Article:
Love in a Jar

First breakfast on my own. First breakfast without her.

Tea kettle’s boiled so I pour the water into the old brown betty pot. How many cups of tea has it steeped over forty years? How many cups of tea has she steeped?

Eggs and bacon for breakfast. That was her job, gathering the eggs, packing them to send to the creamery. I’ll have to do that now.

I sit at the table and reach for the jam. Strawberry jam. Jam that she put up this summer even though she was dying. I spread it across my toast.

Tears fall.

#99WordStories #CarrotRanchFlashFictionChallenge #Prompt_SmearOfJam #HighamFamilyHistory #Sorrow #Bereavement #FirstDayAlone #StrawberryJam #Love #MargaretGHanna

The backstory

When I read this week’s 99-word-story prompt, my first thought was of my maternal grandfather, Caleb Higham, facing his first breakfast the morning after his wife of 40 years had died.

Mary Higham died September, 1955, of cancer. Rather than feel sorry for herself, she worried about Caleb and how he would feed himself once she was gone. That summer, she canned everything the garden produced, including strawberries. In her letter dated July 6 to my Aunt Betty, she writes “I stayed home and canned strawberries, 71 pints so far, going to pick and put in the locker today. . . It’s all right to grow strawberries but canning them isn’t any fun.” She also found the energy to clean the house, wash the kitchen curtains, feed her turkeys and pigs, go to the Golden Jubilee celebrations at Meyronne, Limerick and Assiniboia (1955 was the 50th anniversary of Saskatchewan’s becoming a province), and entertain me (I was seven) for a few days. She was that kind of person.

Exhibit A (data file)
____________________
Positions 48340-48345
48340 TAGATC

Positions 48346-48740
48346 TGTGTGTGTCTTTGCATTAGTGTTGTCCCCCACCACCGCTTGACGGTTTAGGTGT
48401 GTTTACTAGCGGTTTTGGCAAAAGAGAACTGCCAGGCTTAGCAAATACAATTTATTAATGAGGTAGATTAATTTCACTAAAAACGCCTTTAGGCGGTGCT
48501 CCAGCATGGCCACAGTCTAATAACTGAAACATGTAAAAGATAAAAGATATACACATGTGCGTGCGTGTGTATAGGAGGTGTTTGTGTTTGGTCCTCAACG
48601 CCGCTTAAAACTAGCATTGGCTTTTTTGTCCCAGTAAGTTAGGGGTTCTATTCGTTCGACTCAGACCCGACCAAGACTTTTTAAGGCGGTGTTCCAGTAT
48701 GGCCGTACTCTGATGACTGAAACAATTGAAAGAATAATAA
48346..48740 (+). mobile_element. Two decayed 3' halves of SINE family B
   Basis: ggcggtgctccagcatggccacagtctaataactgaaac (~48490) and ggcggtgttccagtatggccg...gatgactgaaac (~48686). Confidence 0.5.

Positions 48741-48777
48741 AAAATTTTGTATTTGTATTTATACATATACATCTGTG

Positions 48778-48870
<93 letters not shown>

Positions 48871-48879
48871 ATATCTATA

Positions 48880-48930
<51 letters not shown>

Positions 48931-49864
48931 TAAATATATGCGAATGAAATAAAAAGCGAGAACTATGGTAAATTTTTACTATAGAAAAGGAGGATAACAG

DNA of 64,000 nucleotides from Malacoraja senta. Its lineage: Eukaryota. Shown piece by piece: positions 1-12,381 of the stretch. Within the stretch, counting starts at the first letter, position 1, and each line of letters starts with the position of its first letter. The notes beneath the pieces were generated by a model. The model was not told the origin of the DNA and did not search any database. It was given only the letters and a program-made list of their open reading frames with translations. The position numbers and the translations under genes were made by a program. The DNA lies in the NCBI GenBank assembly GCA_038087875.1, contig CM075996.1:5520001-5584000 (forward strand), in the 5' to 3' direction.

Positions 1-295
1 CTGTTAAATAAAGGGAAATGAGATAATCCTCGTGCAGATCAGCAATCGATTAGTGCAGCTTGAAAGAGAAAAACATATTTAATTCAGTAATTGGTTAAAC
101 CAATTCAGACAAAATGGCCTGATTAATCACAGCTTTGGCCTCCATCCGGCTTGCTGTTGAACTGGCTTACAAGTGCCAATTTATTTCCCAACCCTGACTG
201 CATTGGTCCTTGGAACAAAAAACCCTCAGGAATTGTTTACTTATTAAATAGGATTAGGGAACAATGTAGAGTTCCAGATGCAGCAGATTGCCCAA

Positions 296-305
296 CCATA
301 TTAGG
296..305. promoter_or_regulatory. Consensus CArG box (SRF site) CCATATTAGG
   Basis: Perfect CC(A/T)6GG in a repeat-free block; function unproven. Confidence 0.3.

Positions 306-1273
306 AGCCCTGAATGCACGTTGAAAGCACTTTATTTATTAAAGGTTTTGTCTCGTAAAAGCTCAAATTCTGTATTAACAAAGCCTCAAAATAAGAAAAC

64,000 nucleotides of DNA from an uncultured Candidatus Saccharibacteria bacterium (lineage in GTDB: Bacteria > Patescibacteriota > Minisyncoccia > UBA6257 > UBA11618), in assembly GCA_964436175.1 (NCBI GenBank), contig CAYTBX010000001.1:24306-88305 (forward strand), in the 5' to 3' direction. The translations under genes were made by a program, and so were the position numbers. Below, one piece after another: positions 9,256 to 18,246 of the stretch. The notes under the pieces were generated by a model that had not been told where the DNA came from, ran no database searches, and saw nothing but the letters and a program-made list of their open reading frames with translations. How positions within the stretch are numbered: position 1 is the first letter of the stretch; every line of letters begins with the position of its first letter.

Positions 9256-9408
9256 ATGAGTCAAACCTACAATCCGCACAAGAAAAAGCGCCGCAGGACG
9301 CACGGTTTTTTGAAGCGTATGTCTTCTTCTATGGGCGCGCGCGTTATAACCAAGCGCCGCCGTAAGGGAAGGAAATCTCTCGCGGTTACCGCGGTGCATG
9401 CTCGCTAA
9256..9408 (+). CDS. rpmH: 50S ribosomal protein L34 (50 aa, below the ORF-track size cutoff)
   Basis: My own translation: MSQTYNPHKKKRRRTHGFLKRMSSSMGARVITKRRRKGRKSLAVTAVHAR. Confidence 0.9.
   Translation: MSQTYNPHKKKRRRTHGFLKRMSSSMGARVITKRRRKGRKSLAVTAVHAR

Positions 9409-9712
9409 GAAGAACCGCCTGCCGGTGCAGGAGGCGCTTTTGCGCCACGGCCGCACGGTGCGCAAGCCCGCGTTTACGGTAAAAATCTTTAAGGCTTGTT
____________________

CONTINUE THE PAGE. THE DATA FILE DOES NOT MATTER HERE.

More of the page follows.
And then she was gone. She was no longer physically around, but her love was still there, radiating from those 71 pints of strawberries. I hope Caleb took comfort in them even as he cried.

A Resolution

I cannot write a love letter to Nature because I have seen Nature

at its best and at its worst,

at its kindest and at its cruelest,

at its most beautiful and at its ugliest.

Romanticize, anthropomorphize, eulogize all you want,

it does not change Nature

for we are nothing to it.

We can only change ourselves.

Our ancestors understood that Nature’s forces were beyond their control.

They lived humbly within it.

Farmers, ranchers, fishermen, all who live on the edge understand this.

They live humbly within it.

I understand this, and so I propose

to live humbly, too.

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The challenge was to write a “love letter” to Nature. Perhaps if I were young and naïve, perhaps if I had not grown up on a farm, perhaps if I had not seen the horrors that “Nature” can inflict, then perhaps I could write a “love letter.” The problem, however, is not with “Nature,” it is with us and our arrogant belief that we are the pinnacle of evolution/creation/ civilization. We are not. Hence, the line: “We can only change ourselves.” We must, if the human species is to continue to survive on this planet. This is our challenge, as individuals and as a collective.


“What ya’ doing?
“Packing up Grandma’s stuff. Like this everyday china.”
“You givin’ it to the thrift store?”
“I don’t know what else to do with it. Do you want it?”
“Why would I want those plates?”
“They were Grandma’s, that’s why!”
“But they’re crazed and stained. The cups are chipped.”
“Remember her fried chicken? It was s-o-o good.”
“Yah, and her meat pies. The best.”
“She gave me my first milky tea in one of those cups.”
“Yah, and that’s why it’s chipped.”
A pause.
“Okay, I’ll take one plate, but just to remember Grandma.”
“Yah, me, too.”

#99WordStories #CarrotRanchFlashFictionChallenge #Prompt_Dishes #ChildhoodMemories #GrandmaStories #MargaretGHanna